For Rosario, returning to Braves a no-brainer

March 18th, 2022

NORTH PORT, Fla. -- Eddie Rosario gave a simple answer when asked why he had put the Braves at the top of his free-agency wish list.

“Because we won the World Series,” Rosario said. “Every player wants to be on a winning team. The way the organization and the fans treated me was amazing. Why not be here? Where else would I want to be?”

What became a great relationship last season was extended earlier this week, when Rosario rejoined the defending World Series-champion Braves on a two-year, $18 million contract. The 30-year-old outfielder has endeared himself to Braves fans, who will always have fond memories of him being named the 2021 National League Championship Series MVP.

“That’s what the postseason is all about,” manager Brian Snitker said. “It’s really cool when a guy gets locked in like [Rosario] was. It was fun to experience with him as he got all the big hits all of the time.”

Like the Braves, Rosario entered the second half of the 2021 season filled with frustration. He hit .254 with seven homers and a .685 OPS in the 78 games he played for Cleveland after signing a one-year, $8 million deal. Adding to his struggles was the fact that he sustained an abdominal strain on July 5 and would be sidelined until late August.

Still, the Braves were willing to take a chance on the potential of Rosario, who had hit 32 homers for the Twins in 2019. The benefits of that decision now may carry through the next two seasons.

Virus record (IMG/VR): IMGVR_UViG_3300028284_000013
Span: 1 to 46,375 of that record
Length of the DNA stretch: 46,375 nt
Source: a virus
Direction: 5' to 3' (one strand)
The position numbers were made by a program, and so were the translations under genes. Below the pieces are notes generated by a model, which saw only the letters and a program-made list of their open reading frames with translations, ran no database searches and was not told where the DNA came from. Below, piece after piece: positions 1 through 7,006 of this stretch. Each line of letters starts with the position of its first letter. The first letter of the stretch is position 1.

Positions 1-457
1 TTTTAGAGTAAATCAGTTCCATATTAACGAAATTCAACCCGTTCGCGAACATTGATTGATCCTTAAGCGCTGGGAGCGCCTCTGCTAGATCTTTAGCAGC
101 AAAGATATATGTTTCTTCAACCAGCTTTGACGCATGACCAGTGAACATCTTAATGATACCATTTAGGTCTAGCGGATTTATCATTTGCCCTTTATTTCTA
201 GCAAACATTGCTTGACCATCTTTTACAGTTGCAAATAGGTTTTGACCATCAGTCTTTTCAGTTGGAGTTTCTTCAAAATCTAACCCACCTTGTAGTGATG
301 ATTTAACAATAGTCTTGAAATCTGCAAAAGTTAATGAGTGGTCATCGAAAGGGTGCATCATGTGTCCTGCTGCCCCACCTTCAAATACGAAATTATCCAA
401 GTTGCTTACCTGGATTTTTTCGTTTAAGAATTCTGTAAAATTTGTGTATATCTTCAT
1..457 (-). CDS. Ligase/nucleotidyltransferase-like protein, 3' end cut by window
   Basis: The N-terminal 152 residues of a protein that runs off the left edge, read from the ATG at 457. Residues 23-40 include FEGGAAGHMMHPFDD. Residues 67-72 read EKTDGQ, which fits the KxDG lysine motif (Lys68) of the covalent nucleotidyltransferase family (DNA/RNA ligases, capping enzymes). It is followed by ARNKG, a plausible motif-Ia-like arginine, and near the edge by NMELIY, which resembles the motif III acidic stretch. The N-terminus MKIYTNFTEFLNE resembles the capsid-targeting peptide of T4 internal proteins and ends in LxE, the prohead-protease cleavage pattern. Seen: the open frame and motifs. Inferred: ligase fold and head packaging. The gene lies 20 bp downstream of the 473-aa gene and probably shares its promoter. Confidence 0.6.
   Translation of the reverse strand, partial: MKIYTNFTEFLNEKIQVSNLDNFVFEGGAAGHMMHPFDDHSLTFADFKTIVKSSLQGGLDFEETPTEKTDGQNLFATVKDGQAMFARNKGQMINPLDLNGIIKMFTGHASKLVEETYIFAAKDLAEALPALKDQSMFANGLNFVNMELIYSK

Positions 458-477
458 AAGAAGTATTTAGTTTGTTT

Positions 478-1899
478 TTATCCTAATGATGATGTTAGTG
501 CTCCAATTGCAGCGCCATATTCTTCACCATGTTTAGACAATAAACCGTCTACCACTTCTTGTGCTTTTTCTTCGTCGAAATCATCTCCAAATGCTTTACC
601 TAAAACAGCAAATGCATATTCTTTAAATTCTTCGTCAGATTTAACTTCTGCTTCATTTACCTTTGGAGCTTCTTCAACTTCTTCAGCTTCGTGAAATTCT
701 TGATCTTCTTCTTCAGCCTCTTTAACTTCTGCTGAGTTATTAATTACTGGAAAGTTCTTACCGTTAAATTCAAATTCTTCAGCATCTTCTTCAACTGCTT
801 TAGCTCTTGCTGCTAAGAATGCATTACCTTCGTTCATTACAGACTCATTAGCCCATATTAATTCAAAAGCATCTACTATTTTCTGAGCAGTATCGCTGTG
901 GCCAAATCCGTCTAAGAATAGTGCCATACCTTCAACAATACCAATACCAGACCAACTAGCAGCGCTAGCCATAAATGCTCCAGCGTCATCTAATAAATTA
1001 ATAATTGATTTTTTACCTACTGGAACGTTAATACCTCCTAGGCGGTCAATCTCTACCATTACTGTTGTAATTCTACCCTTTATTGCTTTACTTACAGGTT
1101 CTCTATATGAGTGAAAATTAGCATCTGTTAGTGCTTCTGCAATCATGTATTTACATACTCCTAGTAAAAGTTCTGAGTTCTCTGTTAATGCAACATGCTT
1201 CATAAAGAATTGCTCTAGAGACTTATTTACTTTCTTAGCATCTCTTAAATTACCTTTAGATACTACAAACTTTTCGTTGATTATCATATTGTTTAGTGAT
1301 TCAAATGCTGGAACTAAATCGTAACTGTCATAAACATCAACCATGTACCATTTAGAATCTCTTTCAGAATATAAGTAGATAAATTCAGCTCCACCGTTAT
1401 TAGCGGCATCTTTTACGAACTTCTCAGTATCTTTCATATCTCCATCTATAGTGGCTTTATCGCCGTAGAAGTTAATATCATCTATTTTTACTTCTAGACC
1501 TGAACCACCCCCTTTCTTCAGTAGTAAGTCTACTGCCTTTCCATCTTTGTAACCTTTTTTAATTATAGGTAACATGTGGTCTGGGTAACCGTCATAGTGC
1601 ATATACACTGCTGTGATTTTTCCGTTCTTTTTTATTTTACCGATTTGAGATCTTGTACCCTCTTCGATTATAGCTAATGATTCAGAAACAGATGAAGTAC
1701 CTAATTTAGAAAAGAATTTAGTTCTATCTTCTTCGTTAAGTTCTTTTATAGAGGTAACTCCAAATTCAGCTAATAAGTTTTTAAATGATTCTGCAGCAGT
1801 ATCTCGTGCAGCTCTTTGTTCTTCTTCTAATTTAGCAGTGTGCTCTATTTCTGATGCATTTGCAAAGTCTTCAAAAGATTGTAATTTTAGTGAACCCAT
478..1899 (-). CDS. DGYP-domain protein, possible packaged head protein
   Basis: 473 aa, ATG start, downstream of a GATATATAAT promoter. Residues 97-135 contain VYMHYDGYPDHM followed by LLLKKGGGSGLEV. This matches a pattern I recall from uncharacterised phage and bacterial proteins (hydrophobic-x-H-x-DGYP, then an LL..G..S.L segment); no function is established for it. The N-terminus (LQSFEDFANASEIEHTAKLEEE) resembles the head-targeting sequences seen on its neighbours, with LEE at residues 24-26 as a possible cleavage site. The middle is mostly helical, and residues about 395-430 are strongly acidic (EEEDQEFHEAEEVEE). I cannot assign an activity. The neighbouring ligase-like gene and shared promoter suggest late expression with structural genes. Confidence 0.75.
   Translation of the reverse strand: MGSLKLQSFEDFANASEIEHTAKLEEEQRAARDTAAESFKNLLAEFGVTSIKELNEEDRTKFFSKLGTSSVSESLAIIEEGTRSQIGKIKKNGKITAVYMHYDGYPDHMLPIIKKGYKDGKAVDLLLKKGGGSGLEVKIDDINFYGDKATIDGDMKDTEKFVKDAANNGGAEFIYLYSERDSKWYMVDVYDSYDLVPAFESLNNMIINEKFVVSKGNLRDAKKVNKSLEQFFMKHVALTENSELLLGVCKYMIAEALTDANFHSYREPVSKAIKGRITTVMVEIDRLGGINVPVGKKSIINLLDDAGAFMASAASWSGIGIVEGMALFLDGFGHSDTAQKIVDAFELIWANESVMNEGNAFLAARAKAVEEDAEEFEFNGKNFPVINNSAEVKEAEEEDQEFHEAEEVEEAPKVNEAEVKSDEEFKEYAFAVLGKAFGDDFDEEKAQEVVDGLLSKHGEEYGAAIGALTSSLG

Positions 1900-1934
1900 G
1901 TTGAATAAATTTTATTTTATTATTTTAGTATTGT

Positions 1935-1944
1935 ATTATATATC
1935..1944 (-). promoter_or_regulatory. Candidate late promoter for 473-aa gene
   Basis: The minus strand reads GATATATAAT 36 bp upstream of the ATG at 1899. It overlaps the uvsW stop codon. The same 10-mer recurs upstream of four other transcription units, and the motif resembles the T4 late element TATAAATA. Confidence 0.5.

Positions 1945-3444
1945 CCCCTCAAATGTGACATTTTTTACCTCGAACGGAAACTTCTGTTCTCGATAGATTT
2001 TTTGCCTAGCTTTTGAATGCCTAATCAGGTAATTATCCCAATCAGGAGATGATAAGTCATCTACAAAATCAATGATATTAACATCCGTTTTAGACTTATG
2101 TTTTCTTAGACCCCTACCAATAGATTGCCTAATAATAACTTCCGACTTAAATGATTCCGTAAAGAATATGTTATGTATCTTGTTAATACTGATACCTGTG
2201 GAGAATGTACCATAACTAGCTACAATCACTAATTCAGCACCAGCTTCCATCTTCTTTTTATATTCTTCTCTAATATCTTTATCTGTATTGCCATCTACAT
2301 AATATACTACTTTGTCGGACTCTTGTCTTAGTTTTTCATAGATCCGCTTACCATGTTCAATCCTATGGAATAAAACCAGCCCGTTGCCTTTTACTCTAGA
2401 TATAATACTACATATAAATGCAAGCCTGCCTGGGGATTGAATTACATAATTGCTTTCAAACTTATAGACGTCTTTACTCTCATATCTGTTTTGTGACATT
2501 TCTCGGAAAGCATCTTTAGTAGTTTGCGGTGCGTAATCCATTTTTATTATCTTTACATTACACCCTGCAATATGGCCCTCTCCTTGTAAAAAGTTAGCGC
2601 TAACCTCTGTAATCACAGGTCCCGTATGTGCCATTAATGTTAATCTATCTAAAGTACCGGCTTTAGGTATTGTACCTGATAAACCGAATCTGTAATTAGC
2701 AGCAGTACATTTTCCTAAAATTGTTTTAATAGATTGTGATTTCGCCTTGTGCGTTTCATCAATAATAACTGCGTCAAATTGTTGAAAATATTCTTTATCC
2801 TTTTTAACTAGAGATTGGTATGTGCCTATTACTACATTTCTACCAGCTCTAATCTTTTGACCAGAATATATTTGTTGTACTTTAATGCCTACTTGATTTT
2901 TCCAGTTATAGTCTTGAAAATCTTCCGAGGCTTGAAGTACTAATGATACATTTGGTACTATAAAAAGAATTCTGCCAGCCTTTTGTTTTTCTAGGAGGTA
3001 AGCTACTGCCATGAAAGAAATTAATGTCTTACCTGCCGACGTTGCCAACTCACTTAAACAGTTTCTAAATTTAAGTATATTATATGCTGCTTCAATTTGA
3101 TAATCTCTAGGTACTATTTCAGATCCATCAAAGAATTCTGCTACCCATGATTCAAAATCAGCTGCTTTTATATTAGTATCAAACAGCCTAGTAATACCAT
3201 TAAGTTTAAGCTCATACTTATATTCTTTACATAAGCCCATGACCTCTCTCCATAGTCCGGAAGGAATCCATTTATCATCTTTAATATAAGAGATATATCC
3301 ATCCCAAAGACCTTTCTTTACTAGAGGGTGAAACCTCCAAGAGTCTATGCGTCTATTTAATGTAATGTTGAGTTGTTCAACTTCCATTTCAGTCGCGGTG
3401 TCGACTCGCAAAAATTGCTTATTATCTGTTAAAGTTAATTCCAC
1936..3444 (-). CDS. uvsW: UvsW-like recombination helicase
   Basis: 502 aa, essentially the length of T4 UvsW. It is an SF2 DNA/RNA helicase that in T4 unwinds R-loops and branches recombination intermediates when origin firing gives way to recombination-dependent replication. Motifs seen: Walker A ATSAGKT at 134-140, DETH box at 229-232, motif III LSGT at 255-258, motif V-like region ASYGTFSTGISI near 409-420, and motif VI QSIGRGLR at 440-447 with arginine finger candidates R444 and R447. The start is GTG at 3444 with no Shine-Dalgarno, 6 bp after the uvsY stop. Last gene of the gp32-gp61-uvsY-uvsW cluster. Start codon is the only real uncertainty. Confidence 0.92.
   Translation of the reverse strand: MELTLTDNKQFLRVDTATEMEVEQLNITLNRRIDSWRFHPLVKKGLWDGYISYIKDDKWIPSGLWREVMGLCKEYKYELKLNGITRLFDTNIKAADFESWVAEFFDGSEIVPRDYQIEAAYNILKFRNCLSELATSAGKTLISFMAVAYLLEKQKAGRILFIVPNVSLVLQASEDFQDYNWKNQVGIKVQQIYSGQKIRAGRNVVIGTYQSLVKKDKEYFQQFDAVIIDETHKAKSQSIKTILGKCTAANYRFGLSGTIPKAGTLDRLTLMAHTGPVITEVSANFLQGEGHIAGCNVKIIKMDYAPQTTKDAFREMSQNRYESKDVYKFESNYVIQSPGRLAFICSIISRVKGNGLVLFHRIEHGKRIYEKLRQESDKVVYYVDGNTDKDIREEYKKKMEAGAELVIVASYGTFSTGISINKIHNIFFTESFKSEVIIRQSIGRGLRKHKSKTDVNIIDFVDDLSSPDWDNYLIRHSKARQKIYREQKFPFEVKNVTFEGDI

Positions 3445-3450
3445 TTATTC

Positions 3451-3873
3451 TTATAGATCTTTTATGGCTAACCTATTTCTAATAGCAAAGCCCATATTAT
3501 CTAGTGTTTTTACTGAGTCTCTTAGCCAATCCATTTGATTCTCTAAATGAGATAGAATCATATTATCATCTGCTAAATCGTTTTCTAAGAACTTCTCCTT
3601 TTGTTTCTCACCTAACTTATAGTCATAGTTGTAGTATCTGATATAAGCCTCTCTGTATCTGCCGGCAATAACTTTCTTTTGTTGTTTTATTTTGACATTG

Rosario may not be a plus defender, but he’s serviceable in left field and has the capability to play each of the three outfield spots if necessary. He will likely serve as the primary left fielder, but he could see time in right while Ronald Acuña Jr. spends the first few weeks of the season recovering from a torn right ACL.

As he did during the final weeks of 2021, Rosario could also make up for Acuña’s absence by filling the leadoff spot.

Once Acuña returns, the Braves could put Acuña in right field, Adam Duvall in center and Rosario in left. That would set the stage for Marcell Ozuna to serve as the primary designated hitter.

“[Rosario] is pretty versatile [in regard to] where you can put him in the lineup,” Snitker said. “A guy like him can really balance the lineup out and make it hard on the opposition.”

When the Braves acquired Rosario last July, it was unclear how he might fit, as the team had also acquired outfielders Duvall, Jorge Soler and Joc Pederson. But once Rosario started playing in late August, it was tough to keep him out of the lineup.

Rosario hit for the cycle against the Giants on Sept. 19 and produced a .903 OPS over 33 regular-season games for the Braves. But his greatest achievements came during a magical postseason, during which he hit .383 with three homers and a 1.073 OPS in 16 playoff games. His 23 hits were the second most produced by a Braves player in a single postseason, trailing only Marquis Grissom’s 25 in 1995.

Although Rosario was valuable to the Braves in each of the three postseason rounds, his top production came in the NLCS after Soler tested positive for COVID-19 -- he went 14-for-25 with three homers, a double and a triple in six games against the Dodgers.

“What I did the whole postseason was like a dream,” Rosario said. “I [thought] about it all offseason.”